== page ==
Valuable woodblocks used for rudimentary printing in the Nguyen dynasty (1802-1945) will be introduced to the public for the first time during the Da Lat Culture Tourism Week 2013 from December 27-31.

The woodblocks represent an important part of the country’s feudal history. Under the Nguyen dynasty, they were used to print literary and historical documents. These original records of the time become priceless to the nation.

The collection boasts many rare woodblocks that record the history of the unification of great Vietnam, or Dai Nam Nhat Thong Chi, and the royal annals of great Vietnam, or Dai Nam Thuc Luc.

Nguyen Xuan Hung, Vice Director of the National Archive Centre No.4, said the valuable treasure also contains contents affirming Vietnam’s sacred sovereignty over Hoang Sa and Truong Sa archipelagoes.

Apart from their historical value, the woodblocks are important in terms of their art and skill as they mark the development of the woodblock carving and printing profession in Vietnam.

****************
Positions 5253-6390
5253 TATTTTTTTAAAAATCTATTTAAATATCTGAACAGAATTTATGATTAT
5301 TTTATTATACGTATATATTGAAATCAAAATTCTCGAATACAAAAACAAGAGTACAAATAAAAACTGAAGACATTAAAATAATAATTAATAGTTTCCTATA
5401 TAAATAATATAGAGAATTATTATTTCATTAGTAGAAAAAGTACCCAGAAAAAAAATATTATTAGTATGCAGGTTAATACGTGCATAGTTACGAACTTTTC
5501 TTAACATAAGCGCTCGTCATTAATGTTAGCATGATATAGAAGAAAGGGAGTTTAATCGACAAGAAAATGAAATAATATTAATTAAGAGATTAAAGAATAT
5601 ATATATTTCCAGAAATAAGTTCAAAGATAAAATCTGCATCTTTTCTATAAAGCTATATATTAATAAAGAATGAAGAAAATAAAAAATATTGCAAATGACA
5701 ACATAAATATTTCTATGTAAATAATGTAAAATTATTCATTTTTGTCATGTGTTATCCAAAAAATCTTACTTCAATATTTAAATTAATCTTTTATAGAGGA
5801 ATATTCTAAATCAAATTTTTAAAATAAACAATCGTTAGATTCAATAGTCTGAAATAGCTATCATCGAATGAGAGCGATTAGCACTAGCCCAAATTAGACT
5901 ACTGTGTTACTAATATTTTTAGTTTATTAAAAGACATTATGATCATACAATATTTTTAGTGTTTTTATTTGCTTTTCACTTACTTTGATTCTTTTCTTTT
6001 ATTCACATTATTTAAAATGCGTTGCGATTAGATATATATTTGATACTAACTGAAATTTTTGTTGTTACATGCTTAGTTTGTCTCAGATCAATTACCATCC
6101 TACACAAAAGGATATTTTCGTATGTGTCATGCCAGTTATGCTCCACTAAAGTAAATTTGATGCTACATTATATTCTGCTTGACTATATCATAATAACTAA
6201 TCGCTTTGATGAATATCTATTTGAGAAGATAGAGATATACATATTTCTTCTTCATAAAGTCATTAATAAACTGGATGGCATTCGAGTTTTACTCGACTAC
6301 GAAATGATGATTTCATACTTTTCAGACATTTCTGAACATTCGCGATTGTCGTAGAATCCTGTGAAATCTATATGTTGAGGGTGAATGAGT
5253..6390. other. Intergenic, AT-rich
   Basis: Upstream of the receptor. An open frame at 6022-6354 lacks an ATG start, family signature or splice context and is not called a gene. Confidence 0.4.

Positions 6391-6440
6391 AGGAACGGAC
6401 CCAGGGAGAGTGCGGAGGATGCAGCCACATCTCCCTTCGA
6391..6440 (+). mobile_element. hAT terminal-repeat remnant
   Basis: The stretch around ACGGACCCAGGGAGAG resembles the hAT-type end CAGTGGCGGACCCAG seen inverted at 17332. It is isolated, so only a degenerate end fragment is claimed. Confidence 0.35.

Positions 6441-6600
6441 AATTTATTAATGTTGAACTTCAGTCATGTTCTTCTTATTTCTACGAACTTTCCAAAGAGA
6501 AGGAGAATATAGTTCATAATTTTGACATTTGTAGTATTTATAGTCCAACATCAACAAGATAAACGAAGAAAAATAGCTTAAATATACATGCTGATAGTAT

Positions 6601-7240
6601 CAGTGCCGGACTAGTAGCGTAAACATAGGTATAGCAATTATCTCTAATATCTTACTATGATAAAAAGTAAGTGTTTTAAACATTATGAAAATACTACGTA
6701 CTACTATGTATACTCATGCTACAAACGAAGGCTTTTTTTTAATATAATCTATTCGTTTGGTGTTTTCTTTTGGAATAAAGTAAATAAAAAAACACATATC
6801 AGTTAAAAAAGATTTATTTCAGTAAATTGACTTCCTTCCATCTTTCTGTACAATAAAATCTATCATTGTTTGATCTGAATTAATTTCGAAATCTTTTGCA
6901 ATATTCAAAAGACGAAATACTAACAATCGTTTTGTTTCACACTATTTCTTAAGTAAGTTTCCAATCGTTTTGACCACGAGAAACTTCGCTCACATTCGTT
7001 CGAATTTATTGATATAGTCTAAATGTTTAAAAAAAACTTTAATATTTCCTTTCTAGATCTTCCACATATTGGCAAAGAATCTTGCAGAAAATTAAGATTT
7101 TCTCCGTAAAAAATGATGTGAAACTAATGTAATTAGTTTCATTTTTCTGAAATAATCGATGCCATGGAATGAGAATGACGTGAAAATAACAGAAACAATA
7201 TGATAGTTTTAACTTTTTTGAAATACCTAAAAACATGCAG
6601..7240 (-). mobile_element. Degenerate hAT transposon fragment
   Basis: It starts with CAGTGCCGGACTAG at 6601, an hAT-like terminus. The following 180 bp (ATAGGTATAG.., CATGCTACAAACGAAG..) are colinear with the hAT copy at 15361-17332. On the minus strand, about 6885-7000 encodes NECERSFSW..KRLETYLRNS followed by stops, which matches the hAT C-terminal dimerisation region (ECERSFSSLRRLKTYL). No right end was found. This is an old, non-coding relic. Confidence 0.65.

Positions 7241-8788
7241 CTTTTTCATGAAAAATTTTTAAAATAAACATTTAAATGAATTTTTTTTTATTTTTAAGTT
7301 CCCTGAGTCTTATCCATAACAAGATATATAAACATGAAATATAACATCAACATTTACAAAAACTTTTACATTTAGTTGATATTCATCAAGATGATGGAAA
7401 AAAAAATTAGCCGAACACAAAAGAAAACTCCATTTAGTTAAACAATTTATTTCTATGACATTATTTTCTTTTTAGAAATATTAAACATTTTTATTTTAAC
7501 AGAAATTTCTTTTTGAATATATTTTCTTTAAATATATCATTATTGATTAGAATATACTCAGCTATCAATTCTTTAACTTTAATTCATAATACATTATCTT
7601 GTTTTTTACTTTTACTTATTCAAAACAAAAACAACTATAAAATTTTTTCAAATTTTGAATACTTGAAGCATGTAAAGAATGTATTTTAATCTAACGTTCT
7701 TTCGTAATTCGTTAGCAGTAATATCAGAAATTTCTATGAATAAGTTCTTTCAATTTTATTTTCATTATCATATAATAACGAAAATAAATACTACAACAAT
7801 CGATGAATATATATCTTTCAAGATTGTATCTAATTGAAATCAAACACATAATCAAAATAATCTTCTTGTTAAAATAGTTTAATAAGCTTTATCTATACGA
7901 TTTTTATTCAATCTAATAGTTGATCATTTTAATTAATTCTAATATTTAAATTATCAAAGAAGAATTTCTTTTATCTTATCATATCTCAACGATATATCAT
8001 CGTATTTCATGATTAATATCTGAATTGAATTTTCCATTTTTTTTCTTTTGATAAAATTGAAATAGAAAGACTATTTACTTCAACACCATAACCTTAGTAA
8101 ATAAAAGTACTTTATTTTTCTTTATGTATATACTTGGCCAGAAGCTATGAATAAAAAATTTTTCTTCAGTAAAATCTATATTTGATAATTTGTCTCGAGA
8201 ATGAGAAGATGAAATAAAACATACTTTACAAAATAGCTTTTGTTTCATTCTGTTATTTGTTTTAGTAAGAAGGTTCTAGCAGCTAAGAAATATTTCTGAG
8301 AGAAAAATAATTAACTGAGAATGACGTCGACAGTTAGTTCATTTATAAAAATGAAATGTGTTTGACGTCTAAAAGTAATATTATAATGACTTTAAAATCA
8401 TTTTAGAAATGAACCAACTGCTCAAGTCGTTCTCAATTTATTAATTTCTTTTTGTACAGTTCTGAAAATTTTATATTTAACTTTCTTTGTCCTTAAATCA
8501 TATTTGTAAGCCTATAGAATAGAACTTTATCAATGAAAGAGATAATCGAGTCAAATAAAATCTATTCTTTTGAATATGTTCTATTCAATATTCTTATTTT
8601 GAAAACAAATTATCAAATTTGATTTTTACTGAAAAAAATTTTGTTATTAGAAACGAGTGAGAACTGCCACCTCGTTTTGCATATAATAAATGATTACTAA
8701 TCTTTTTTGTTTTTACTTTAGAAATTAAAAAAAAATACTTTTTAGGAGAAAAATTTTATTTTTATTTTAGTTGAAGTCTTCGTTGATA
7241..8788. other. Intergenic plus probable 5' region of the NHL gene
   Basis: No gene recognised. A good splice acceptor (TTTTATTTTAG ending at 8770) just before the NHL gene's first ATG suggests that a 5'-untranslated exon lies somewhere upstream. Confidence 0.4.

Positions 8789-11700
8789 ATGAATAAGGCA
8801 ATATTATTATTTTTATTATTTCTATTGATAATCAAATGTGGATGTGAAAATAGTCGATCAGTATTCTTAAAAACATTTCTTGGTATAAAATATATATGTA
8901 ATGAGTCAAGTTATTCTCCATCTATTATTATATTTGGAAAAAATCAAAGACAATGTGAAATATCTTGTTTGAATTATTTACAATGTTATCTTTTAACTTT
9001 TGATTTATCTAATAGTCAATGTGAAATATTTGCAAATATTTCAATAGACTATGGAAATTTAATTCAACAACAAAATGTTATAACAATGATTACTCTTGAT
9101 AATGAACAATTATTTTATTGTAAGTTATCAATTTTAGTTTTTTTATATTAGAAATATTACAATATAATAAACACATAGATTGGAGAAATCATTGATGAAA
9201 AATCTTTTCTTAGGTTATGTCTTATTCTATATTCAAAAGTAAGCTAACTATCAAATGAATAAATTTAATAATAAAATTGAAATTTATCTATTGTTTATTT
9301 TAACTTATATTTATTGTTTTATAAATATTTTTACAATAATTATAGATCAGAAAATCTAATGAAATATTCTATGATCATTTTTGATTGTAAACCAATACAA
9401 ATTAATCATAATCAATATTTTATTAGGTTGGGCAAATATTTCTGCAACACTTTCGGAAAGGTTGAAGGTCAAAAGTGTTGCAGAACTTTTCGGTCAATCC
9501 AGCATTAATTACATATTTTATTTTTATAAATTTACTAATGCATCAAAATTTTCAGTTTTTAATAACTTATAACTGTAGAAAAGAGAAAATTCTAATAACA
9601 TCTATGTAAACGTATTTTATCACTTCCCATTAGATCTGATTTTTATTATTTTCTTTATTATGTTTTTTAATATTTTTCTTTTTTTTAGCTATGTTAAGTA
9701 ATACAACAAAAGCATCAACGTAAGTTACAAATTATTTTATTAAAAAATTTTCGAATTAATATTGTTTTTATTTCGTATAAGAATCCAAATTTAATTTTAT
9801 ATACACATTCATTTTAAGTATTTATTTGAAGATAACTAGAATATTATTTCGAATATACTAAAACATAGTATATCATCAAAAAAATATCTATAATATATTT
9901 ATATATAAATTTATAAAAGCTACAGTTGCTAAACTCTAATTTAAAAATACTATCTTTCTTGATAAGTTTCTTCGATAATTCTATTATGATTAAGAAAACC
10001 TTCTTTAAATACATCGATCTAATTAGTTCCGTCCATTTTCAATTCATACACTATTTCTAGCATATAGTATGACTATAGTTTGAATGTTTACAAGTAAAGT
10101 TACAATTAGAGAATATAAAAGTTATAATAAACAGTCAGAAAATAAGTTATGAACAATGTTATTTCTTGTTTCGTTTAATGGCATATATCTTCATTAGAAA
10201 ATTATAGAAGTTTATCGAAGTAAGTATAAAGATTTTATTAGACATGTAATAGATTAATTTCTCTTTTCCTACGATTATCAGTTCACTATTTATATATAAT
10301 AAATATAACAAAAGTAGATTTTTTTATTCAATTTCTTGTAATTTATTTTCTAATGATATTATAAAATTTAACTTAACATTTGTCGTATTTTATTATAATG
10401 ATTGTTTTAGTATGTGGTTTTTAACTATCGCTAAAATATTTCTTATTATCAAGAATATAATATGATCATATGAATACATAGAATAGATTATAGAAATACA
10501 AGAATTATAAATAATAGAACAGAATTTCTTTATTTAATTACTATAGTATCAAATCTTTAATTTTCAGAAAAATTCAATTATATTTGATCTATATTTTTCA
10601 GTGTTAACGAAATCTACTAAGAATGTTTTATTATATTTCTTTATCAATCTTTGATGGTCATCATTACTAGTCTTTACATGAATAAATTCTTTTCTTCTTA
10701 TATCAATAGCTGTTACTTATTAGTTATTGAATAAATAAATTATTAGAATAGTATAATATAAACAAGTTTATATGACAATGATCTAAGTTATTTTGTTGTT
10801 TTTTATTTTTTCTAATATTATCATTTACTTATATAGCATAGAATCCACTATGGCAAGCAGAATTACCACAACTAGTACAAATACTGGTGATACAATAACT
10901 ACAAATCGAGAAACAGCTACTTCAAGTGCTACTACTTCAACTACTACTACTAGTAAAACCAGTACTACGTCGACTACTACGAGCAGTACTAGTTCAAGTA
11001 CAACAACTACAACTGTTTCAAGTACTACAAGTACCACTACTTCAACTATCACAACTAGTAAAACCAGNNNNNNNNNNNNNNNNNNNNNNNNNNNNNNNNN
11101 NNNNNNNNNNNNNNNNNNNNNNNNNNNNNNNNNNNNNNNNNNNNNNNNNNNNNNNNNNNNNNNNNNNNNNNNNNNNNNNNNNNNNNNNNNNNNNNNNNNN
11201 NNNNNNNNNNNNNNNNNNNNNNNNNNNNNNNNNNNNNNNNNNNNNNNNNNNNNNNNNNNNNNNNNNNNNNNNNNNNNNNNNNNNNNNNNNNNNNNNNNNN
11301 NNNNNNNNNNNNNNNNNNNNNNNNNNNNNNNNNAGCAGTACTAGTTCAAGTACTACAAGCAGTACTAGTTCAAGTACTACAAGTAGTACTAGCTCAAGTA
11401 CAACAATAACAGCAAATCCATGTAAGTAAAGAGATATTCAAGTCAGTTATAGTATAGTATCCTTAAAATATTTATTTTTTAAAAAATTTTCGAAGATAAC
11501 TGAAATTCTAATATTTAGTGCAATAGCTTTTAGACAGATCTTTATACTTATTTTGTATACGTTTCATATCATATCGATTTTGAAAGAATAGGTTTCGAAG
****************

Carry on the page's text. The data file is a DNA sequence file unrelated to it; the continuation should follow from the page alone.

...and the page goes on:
Most of the wood blocks were made out of a plate of either thi tree wood which is yellow and soft, or nha dong tree, which is smooth and of an ivory colour. These kinds of wood are especially good in preserving the shape of the carvings.

They carry Chinese or ancient Vietnamese letters carved in reverse so when printed, they will appear correctly.

In 1960, more than 50,000 of the Nguyen dynasty blocks had been stored in the royal city of Hue before they were brought to the Central Highlands city of Da Lat.

In 2009, UNESCO recognised the Nguyen dynasty’s wood blocks as a Memory of the World.-VNA